Molecular Biology Genetics and Bioengineering - Faculty Candidate
Identifying diagnostic biomarkers and therapeutic targets using integrative, adaptive multi-level omics approach
Cancer is heterogeneous disease that is generally initiated through inflammatory pathways and targets many pathways for its progression and metastasis. Current therapeutic approaches involves targeting one molecule in a particular pathway and generally this tend to be a mutation for example Zelboraf targeting BRAF V600E mutation. This approach had limited success resulting in slight survival advantage.
Heterogeneity in diseases is a result of clonal evolution and is an effective strategy for
survival of tumour clones. Identifying key pathways involved in disease development and progression is crucial in identifying key diagnostic biomarkers and therapeutic targets. The genomics field has gone through tremendous leap since the advent of digital pathology and Next Generation Sequencing in 2005, however most of the efforts have focused on sequencing the DNA looking for mutational profiling, CNV and SNPs. This approach was useful in identifying key molecules in a pathway such as MAPK e.g. BRAF V600E mutation, but has not been successful in translating the findings to diagnosing and treating disease. Transcriptomics has shown to be closely correlated to phenotype and epigenetics has elucidated environmental links to DNA changes.
This talk will focus on the use of integrative, adaptive genomic, transcriptomic and epigenetics in identifying key differentially diagnostics biomarkers and how novel ways of analysing transcriptomic data can lead to identifying key therapeutic targets. The talk will also introduce the concept of energy based therapy as an alternative to chemotherapy and show how combining targeted energy based therapeutics can lead to more effective way to treating and managing diseases such as cancer with potential application to other diseases such as diabetes and cardiovascular disease.
Dr. Rifat Hamoudi, BSc, MSc, PhD is a multidisciplinary researcher. He started out as electronic engineer but moved into medical sciences. He has BSc in Biology and Chemistry, Three different MSc degrees from University of London in Engineering, Computer Science and Biochemistry and a PhD from Cambridge University in Molecular Medicine and Pathology.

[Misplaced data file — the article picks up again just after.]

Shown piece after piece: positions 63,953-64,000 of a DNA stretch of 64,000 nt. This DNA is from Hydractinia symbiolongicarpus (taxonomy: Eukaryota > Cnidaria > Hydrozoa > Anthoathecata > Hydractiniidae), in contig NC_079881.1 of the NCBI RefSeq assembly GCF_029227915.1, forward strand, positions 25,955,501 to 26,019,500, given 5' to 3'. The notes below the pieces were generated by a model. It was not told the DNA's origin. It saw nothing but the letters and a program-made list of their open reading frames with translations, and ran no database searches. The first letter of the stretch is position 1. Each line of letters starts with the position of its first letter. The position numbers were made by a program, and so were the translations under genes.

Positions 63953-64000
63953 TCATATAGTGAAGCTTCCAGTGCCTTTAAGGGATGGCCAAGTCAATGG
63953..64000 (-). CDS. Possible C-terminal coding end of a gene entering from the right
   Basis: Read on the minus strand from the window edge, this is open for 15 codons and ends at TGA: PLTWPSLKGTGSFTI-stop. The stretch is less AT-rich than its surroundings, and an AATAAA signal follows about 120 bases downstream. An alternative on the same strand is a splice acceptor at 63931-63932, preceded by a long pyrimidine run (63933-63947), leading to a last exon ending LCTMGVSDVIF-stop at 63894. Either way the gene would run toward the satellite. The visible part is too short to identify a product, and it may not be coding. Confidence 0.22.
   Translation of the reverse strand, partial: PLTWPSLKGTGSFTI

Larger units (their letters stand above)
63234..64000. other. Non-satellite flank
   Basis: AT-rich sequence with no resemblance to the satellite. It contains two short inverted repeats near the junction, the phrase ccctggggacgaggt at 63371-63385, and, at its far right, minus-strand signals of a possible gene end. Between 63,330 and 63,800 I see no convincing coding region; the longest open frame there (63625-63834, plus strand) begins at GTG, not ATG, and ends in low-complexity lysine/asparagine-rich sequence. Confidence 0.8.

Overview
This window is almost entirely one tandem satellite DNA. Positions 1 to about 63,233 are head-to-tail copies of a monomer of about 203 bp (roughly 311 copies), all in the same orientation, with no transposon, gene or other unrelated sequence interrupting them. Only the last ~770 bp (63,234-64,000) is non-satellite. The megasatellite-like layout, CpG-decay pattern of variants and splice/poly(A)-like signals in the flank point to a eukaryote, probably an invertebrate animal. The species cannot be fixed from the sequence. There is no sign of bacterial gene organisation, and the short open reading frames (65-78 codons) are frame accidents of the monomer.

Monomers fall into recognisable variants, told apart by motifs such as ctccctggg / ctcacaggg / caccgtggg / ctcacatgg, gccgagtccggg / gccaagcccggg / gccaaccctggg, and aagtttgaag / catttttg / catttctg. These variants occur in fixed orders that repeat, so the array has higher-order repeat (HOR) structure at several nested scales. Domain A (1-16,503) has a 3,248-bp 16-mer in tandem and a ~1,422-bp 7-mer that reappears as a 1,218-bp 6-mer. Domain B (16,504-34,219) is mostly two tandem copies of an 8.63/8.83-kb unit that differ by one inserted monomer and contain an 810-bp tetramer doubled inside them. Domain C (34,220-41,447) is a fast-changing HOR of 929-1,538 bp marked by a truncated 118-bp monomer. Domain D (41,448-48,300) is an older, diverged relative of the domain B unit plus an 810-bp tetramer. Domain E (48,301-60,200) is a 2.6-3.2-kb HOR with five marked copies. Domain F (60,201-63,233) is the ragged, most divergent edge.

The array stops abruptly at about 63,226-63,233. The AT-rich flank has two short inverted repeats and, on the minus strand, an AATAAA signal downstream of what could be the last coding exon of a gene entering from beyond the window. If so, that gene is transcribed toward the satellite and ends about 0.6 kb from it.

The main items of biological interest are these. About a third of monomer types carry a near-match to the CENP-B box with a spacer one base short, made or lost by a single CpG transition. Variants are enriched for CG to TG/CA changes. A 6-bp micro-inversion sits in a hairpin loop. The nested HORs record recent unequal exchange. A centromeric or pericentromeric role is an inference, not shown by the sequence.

He worked in cancer genetics at the Royal Marsden Hospital and Institute of Cancer Research and was a member of the team that discovered BRCA2. Following the publishing of the human genome in 2001 he moved to work in molecular pathology establishing and applying novel wet methodologies, algorithms and software for molecular screening and personalised medicine,
diagnostic and prognostic biomarker discoveries and understanding the molecular mechanism of various diseases with a view to identifying key therapeutic targets. More recently, he has used therapeutic targets in photo and sonodynamic therapy to address the problems of heterogeneity and clonal evolution in disease.
He has co-initiated the Personal Genome Project - UK with Professor Stephan Beck and is the lead in software and algorithms development and has written many information management system software using various software engineering methodologies to collate, store clinicopathology information and correlate that to genomics data.
Dr. Hamoudi is a Fellow of the Institute of Biomedical Sciences, Biological Society, British Computer Society, Institute of Physics and Engineering in Medicine. He has Chartered Engineer and European Engineer status. He has more than 100 publications in high impact journals including PNAS, Nature,
Nature Genetics, Science and Cell in areas including bioinformatics, cancer genetics and molecular pathology. He is in the editorial board of the Journal of Clinical and Medical Imaging and Journal of Translational Oncogenomics.
Currently, he is Associate Professor in Computational & Molecular Pathology and Group Leader in Advanced Targeted Therapeutics at the Research Department of Tissue and Energy within the Division of Surgery & Interventional Sciences at University College London.
January 11, 2016 – 13:40, FENS L048